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Windows XP and Office 2003 Support Ended April 8, 2014
Click here to download the Lenovo White Paper Windows XP - A Compliance Nightmare.
Click here to download the IDC White Paper Why Sticking with XP is a Bad Idea.
This news affects about 50% of
the business community.
The end of life (EOL) for technology products is part of their lifecycle. However, important factors of the EOL of Windows XP makes this transition one of utmost importance, and it has to do with security for your business.
When Windows XP was developed, the world was a different place from what it is today. Remote capabilities were not used by many and networks involved predominantly only dedicated cables or company controlled Wide Area Networks (WANS.) In fact, when XP was developed, remote access happened over phone lines.
In those days attacks on business were created to be more of an annoyance than to steal valuable information, but in fact Windows XP has so many design vulnerabilities that it puts an entire organization and all of its data at extreme risk.
What are the Risks of Keeping Windows XP?
Running Windows XP and Office 2003 in your home or office after their EOL date may expose you to potential risks, such as:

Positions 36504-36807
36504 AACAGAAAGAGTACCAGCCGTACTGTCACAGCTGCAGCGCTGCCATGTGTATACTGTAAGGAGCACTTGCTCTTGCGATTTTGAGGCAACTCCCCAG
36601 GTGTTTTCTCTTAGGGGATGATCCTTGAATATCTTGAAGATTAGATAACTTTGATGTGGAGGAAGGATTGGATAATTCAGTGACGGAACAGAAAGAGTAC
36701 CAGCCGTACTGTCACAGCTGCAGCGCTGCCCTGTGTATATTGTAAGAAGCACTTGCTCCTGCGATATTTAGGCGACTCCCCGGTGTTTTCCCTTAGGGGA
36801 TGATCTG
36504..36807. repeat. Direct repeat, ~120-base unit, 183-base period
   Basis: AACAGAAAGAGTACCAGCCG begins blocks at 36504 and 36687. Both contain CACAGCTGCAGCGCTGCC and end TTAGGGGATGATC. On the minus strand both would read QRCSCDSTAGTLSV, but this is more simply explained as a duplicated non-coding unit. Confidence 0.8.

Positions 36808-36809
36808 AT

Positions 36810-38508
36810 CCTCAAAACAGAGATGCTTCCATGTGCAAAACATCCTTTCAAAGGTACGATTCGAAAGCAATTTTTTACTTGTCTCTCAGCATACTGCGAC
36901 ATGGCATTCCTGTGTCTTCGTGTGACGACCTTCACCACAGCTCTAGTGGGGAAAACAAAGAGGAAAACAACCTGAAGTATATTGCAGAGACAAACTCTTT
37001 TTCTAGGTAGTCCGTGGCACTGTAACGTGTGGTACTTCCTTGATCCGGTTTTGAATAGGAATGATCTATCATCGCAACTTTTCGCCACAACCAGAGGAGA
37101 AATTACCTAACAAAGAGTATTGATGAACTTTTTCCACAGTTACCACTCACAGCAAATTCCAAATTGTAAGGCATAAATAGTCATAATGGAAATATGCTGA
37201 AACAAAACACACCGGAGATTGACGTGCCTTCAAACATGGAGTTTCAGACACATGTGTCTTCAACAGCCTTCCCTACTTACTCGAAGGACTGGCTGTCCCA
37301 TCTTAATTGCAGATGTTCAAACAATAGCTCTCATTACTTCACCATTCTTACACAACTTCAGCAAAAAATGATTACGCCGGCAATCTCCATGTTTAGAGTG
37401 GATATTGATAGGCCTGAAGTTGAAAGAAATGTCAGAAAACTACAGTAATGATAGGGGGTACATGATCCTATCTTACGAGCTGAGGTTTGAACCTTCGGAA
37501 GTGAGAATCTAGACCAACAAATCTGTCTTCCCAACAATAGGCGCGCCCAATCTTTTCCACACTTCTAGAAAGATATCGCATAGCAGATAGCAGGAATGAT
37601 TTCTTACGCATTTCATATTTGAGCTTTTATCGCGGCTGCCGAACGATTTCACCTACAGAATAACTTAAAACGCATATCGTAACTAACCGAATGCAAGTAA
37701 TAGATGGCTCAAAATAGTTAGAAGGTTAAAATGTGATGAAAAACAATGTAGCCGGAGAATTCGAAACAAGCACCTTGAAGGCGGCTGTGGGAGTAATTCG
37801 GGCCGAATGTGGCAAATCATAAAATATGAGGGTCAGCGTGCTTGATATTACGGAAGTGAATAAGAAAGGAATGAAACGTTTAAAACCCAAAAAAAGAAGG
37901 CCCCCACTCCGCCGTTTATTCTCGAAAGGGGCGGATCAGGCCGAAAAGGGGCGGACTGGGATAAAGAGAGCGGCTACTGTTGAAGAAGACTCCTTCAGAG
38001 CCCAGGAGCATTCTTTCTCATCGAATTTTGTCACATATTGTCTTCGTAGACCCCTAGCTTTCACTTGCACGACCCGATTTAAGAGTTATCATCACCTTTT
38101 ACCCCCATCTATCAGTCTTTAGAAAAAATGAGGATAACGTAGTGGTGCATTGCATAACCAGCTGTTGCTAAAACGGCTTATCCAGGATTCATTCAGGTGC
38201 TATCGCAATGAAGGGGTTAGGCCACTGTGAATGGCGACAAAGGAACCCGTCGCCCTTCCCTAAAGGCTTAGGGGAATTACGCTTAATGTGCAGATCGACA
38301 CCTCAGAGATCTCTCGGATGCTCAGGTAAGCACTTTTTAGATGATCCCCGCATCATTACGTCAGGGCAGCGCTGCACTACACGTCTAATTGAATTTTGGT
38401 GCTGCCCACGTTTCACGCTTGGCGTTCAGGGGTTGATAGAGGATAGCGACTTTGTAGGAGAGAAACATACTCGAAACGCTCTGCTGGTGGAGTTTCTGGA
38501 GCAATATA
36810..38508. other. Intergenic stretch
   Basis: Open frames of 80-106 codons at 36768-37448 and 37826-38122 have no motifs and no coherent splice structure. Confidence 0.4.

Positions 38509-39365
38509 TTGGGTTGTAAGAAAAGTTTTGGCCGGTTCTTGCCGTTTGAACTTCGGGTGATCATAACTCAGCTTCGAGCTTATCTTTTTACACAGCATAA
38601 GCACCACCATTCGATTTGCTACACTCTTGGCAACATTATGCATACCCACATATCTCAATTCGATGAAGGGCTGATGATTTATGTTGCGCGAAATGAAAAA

Technology Risks: After April 2014, patches that mitigate risks will no longer be available - leaving systems open to exploits and compromise. The major issue that will arise is found in Internet Explorer (IE). Newer versions of IE, starting with IE 9, are not supported within XP, meaning all vulnerabilities with older versions of IE will represent major risks.
Potential Liabilities and Issues: The United States has data privacy laws, along with 46 states with widely varying non-compliances penalties, each requiring due diligence in the protection of private information. Any breach traced to a Windows XP system would likely be a violation of the statutes.
High Costs of Keeping Windows XP: A recent information breach at Idaho State University that was covered under a HIPPA compliance requirement resulted in a $400,000 payment to settle the violations. It was also estimated that the cost of notifying all those impacted, along with remediation activities, added another $200,000 to the bill! A single breach can effect a customer's ability to attract new customers and keep existing ones.
Remember also that it's not just your office computers that are affected. If your employees are using their own laptops or working from home, then all of those machines need to be compliant as well, and it's your responsibility to make sure that they upgrade too.
There is so much more to share with you about this subject, and Lenovo has done a fantastic job of creating an informative white paper about this subject and it's available for free. You can click the Lenovo information box to the right and view the white paper.